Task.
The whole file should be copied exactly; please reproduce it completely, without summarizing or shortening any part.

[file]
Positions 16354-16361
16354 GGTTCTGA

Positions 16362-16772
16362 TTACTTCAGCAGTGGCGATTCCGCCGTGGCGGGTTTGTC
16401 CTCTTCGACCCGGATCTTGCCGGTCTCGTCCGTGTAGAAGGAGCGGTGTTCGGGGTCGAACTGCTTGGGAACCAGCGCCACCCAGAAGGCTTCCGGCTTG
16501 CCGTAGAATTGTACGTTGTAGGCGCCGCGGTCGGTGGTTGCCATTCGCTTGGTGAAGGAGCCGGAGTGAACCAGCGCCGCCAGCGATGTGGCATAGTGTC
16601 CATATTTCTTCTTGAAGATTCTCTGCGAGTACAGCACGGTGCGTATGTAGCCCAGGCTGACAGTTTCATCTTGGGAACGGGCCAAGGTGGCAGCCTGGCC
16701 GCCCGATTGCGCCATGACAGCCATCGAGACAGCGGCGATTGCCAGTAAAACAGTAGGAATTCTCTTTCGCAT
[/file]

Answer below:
Positions 16354-16361
16354 GGTTCTGA

Positions 16362-16772
16362 TTACTTCAGCAGTGGCGATTCCGCCGTGGCGGGTTTGTC
16401 CTCTTCGACCCGGATCTTGCCGGTCTCGTCCGTGTAGAAGGAGCGGTGTTCGGGGTCGAACTGCTTGGGAACCAGCGCCACCCAGAAGGCTTCCGGCTTG
16501 CCGTAGAATTGTACGTTGTAGGCGCCGCGGTCGGTGGTTGCCATTCGCTTGGTGAAGGAGCCGGAGTGAACCAGCGCCGCCAGCGATGTGGCATAGTGTC
16601 CATATTTCTTCTTGAAGATTCTCTGCGAGTACAGCACGGTGCGTATGTAGCCCAGGCTGACAGTTTCATCTTGGGAACGGGCCAAGGTGGCAGCCTGGCC
16701 GCCCGATTGCGCCATGACAGCCATCGAGACAGCGGCGATTGCCAGTAAAACAGTAGGAATTCTCTTTCGCAT